By Eric B. Meyer
Back in June, I discussed here how the EEOC was discussing the use of leave from work as a reasonable accommodation under the ADA, the Americans with Disabilities Act. The question I asked back then was how much leave is reasonable? When is enough, enough?
Well, I can tell you now — and I suppose I could have told you then — that indefinite leave is generally not an option for employees (unless the employer acquiesces). At least that’s what one federal court ruled last week.
In Ousley v. New Beginnings C-Star, Inc., the plaintiff, experiencing pain in his knee, took leave under the Family and Medical Leave Act. Near the end of his 12-week leave, the plaintiff received a doctor’s note indicating that he could return to work on a date “to be determined.”
The day after the plaintiff’s FMLA expired, the defendant-employer notified the plaintiff that he had exhausted his FMLA leave. The plaintiff neither submitted a fitness-for-duty certification nor provided a date by which he expected to return to work. Having left his employer hanging, the defendant terminated the plaintiff “because of his inability to return to work in a timely manner.”
The plaintiff subsequently filed a charge of discrimination with the EEOC, alleging disability discrimination under the Americans with Disabilities Act.
An undue burden for the employer
The court assumed that the plaintiff’s knee issue qualified as a disability for ADA purposes. However, just because a disabled plaintiff gets fired doesn’t mean that his employer violated the ADA. The plaintiff still must show that he is qualified to perform the essential functions of the job with or without a reasonable accommodation.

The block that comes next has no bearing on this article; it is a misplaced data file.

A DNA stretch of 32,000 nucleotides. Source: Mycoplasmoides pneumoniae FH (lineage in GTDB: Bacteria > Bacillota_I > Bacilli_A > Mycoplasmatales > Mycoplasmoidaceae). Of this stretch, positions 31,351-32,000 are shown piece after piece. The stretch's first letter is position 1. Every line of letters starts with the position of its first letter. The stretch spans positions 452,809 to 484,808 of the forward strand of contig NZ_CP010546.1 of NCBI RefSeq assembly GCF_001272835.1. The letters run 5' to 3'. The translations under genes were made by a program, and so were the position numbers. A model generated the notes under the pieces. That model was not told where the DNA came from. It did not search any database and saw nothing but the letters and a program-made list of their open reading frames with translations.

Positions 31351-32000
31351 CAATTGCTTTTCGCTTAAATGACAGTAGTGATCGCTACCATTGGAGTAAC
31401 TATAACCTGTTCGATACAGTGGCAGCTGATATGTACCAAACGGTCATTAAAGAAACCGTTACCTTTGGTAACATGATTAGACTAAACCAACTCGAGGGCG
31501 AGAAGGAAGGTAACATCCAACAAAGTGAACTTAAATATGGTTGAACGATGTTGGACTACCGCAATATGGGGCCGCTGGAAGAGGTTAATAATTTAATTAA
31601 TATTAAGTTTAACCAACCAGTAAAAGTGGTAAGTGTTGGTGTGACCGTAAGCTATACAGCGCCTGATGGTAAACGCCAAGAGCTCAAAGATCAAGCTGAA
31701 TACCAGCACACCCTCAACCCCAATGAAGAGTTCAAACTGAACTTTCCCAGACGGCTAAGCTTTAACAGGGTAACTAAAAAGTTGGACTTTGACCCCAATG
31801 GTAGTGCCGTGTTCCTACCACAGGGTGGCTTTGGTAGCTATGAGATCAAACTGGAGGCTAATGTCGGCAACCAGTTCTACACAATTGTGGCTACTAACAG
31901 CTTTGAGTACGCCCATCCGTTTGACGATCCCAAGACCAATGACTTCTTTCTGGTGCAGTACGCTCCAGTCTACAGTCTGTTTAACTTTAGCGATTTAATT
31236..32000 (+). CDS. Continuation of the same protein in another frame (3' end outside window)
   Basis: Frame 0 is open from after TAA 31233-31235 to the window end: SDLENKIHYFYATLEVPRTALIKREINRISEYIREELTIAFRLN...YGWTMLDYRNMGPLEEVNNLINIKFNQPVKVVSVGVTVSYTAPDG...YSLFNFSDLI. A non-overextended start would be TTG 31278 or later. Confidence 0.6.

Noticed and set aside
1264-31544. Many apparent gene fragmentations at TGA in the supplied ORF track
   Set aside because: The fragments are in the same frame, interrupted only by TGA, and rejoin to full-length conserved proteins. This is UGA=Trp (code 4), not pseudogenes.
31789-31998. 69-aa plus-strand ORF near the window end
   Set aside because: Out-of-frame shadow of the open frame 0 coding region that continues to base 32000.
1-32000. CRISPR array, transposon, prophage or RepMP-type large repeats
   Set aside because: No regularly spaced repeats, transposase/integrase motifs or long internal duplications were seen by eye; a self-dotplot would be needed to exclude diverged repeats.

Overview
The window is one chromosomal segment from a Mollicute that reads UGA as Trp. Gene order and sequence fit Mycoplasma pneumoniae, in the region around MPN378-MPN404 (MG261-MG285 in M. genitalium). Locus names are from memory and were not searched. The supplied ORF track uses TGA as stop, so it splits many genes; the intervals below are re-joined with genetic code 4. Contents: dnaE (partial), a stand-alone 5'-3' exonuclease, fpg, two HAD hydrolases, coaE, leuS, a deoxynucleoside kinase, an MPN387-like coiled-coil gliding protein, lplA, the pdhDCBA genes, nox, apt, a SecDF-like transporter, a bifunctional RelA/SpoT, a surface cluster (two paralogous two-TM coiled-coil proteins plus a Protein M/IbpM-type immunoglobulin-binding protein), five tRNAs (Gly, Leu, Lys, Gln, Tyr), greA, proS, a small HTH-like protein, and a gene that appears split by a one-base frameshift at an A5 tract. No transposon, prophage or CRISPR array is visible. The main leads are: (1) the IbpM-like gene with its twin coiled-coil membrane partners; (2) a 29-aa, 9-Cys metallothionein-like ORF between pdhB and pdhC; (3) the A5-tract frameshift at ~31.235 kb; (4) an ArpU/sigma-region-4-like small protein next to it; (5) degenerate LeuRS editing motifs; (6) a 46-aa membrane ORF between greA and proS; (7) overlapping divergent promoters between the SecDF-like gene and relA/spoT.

Several courts have held that regular and reliable attendance is a necessary element of most jobs. And the court here inferred that plaintiff’s particular position required consistent and regular attendance.
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The plaintiff nonetheless claimed that the defendant could have accommodated him with an extended leave of absence. However, given that the plaintiff had not indicated, at all, when he may return, the court viewed his request as one seeking an indefinite leave of absence.
Citing a slew of authority, the court determined that an indefinite leave of absence is unreasonable “because it does not enable a disabled person to work and the cost to any employer to pay both the absent worker and replacement worker to fill the same position for an indefinite period of time constitutes an undue burden on the employer.”
Although I am not surprised at the outcome here, I anxiously await what courts around the country determine to be a reasonable finite amount of leave, if any, that would constitute a reasonable accommodation to an employee — beyond the 12 weeks of FMLA leave.
This was originally published on Eric B. Meyer’s blog, The Employer Handbook.